Cocaine addiction and alcoholism are both serious conditions that destroy families and lives. Overcoming them begins with acknowledging the scope of the problem and resolving to seek help. From there, the treatment options depend on the particular needs of the patient.
Before other treatments can begin, the patient needs to get the alcohol and cocaine out of his system. Both substances carry withdrawal symptoms, so detoxifying should take place only under the care of a trained professional.
Therapy acts to uncover and resolve the roots of the cocaine or alcohol addiction as well as teach the patient ways to address the cravings for his drug of choice.
Certain forms of medication, such as disulfiram or gabitrol, are useful in mitigating cocaine and alcohol addiction after detoxification. Gabitrol is used as an anticonvulsant, while disulfiram creates nausea whenever the patient takes either alcohol or cocaine.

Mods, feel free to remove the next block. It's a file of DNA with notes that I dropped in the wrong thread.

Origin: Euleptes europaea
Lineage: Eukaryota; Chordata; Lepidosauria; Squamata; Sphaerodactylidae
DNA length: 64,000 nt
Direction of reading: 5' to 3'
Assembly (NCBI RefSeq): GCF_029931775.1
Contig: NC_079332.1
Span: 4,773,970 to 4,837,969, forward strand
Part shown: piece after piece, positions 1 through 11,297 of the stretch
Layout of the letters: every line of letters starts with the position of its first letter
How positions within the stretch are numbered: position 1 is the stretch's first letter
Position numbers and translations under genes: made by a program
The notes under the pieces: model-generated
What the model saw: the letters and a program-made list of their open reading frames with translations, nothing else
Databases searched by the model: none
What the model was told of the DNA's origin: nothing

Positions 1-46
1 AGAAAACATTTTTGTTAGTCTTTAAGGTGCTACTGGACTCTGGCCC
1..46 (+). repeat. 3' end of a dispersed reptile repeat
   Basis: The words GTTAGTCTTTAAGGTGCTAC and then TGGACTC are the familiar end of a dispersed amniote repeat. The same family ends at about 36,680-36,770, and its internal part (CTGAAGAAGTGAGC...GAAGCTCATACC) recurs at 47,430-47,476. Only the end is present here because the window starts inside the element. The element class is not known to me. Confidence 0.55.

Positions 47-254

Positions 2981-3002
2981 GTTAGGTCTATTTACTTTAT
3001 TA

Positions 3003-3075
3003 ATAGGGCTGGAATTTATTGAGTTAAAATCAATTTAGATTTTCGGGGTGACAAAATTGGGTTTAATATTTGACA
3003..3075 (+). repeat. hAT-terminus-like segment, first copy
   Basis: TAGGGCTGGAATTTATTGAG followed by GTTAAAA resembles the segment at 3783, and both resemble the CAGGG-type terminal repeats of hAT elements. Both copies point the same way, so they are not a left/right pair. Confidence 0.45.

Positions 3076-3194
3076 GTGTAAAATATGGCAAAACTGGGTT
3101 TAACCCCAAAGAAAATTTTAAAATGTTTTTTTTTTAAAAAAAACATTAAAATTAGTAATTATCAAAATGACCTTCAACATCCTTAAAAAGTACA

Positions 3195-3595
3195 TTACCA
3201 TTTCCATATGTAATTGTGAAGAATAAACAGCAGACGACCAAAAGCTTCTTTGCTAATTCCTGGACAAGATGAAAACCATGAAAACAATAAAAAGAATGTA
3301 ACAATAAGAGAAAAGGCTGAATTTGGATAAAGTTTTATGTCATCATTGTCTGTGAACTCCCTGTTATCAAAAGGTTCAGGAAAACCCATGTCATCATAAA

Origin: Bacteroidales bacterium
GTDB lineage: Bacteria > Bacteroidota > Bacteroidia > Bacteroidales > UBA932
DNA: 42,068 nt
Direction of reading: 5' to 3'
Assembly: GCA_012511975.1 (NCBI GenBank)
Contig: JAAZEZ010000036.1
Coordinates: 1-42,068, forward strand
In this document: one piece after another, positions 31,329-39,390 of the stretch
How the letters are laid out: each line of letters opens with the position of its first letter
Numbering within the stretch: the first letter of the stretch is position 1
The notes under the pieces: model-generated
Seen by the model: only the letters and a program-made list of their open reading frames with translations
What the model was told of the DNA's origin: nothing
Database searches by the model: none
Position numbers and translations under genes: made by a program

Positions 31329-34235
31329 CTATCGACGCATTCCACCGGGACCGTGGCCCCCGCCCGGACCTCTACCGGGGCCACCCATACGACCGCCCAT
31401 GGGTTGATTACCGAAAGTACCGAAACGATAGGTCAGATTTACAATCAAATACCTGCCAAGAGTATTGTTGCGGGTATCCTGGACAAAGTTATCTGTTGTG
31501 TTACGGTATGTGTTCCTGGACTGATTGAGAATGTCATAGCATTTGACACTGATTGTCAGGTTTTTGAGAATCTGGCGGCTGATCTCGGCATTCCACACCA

Self-help groups like Cocaine Anonymous and Alcoholics Anonymous host group sessions where the patient can talk with fellow cocaine addicts and set recovery goals. They serve in a long-term capacity, supporting the patient for many years after he takes his last drink or snort.
Any treatment for substance addiction acknowledges the risk of a relapse. Recovering cocaine addicts learn to recognize times and places where a relapse is likely to occur and learn to avoid them.